John McNamara, who managed the Boston Red Sox to within one strike of a World Series victory in 1986 before an unprecedented collapse on the field extended the team’s championship drought into the new millennium, has died. He was 88.
McNamara died Tuesday at his home in Tennessee, his wife, Ellen, told The Associated Press. The death was unexpected and the cause was not yet known, she said.
A weak-hitting catcher who first signed with the St. Louis Cardinals but never made it past Triple-A, McNamara went on to win — and lose — more than 1,000 games while managing six major league teams. He took over in Boston, his fifth, in 1985 and guided the Red Sox to the AL pennant the next year.
With a 3-2 lead in the best-of-seven World Series against the New York Mets, the Red Sox went ahead 5-3 in the 10th inning of Game 6 at Shea Stadium before a tumultuous series of mistakes allowed the NL champions to tie the score and then win it when Mookie Wilson’s ground ball rolled through first baseman Bill Buckner’s legs. The Mets won Game 7, leaving Boston without a championship until they finally won it all in 2004.
The Boston Globe first reported McNamara’s death on Wednesday — a day the Red Sox were also in New York to play the Mets.
McNamara stayed with the Red Sox into the 1988 season, when he was fired at the All-Star break with a 43-42 record; third base coach Joe Morgan replaced him and won 19 of his first 20 games — a string known as “Morgan Magic” — to lead the team to an AL East title.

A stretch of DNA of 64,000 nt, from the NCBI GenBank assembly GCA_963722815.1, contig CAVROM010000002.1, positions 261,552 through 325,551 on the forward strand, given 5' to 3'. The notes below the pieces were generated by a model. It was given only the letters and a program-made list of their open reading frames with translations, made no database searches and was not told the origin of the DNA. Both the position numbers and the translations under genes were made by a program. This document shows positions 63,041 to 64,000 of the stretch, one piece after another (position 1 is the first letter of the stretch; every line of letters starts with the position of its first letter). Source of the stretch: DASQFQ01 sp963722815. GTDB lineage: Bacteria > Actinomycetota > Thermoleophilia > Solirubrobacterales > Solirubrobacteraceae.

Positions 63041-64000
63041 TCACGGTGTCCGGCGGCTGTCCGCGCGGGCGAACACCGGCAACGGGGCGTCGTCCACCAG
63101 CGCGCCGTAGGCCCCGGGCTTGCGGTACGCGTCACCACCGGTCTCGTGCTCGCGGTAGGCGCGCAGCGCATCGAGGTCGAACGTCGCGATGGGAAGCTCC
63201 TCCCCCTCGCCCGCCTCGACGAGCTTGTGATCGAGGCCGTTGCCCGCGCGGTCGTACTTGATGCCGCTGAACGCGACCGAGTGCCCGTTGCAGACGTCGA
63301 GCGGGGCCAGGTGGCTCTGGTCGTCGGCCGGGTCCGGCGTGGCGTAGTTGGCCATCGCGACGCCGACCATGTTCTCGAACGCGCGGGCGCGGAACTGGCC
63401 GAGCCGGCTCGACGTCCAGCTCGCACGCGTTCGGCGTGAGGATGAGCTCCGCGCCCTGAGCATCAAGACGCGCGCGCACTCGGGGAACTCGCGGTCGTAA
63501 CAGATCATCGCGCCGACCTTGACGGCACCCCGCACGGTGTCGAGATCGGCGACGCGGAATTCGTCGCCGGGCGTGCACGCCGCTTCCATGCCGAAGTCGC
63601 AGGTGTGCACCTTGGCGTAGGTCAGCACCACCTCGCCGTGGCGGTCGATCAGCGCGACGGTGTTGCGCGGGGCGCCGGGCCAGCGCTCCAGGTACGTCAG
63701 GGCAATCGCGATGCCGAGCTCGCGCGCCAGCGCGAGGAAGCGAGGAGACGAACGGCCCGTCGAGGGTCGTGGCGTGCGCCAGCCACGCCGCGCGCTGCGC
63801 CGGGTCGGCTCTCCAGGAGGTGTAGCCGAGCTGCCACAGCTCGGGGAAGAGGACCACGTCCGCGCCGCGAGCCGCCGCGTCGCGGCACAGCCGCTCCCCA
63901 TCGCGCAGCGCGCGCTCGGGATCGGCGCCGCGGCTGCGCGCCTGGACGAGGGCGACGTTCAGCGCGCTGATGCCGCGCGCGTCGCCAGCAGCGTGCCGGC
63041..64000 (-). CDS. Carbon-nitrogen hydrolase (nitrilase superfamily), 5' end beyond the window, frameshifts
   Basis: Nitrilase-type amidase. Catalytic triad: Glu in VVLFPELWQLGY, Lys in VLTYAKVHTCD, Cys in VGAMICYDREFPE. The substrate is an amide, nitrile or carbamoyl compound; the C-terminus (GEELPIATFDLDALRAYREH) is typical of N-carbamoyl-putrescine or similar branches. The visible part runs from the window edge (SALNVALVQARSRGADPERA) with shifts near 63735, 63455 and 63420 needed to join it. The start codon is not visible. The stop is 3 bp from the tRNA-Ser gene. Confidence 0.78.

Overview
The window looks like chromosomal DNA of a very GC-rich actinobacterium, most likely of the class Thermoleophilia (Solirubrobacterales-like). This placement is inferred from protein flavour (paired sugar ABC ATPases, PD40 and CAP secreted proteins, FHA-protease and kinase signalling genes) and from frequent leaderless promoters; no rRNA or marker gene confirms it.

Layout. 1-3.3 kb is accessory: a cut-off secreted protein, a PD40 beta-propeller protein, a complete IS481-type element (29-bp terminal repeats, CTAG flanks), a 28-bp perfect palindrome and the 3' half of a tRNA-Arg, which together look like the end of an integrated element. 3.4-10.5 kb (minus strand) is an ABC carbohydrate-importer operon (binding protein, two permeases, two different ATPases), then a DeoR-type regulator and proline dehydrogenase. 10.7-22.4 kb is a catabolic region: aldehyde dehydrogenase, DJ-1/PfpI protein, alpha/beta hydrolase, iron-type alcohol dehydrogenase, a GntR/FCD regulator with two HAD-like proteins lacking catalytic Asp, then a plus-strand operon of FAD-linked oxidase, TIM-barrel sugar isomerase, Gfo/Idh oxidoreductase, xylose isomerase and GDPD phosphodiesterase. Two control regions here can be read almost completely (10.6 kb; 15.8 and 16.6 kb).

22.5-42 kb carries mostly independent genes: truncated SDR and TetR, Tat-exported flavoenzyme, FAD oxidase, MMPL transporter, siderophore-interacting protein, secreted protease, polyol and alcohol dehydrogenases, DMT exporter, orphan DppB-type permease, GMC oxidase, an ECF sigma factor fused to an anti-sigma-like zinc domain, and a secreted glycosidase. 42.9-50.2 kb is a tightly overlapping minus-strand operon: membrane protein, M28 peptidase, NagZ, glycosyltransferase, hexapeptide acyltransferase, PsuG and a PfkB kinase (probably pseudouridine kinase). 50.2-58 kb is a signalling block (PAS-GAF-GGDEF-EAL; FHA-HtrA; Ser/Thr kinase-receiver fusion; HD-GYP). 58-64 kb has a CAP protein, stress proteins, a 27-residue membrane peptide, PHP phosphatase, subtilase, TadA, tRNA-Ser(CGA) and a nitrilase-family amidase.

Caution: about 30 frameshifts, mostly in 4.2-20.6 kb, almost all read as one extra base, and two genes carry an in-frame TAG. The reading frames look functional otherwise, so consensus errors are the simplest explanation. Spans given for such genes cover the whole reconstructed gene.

McNamara, who had previously managed the Oakland Athletics, San Diego Padres, Cincinnati Reds and California Angels, went on to take over the Cleveland Indians in 1990 but was fired the next season. He also served as the interim Angels manager for 28 games in 1996.
In all, McNamara was 1,167–1,242 over parts of 19 seasons, also winning the NL West title with the Reds in 1979 and leading Cincinnati to the best record in baseball in the strike-shortened 1981 season, when they did not make the playoffs. He was the 1986 AL Manager of the Year.
Current Cleveland manager Terry Francona, who was the Red Sox skipper when they ended their title drought, said he first met McNamara in Oakland in 1969-70. Francona’s father, Tito, was playing for the A’s.
“I think my dad was actually a year older than him when he was managing in Oakland, so it was kind of funny,” Francona said Wednesday. “Just a sweet, sweet man.”
The Indians held a moment of silence for McNamara before their home game against the Chicago White Sox.
As a player, McNamara spent 14 seasons in the Kansas City A’s farm system, including nine years as player-manager. He finished with a .239 batting average, seven homers and 373 RBIs in 1,120 games.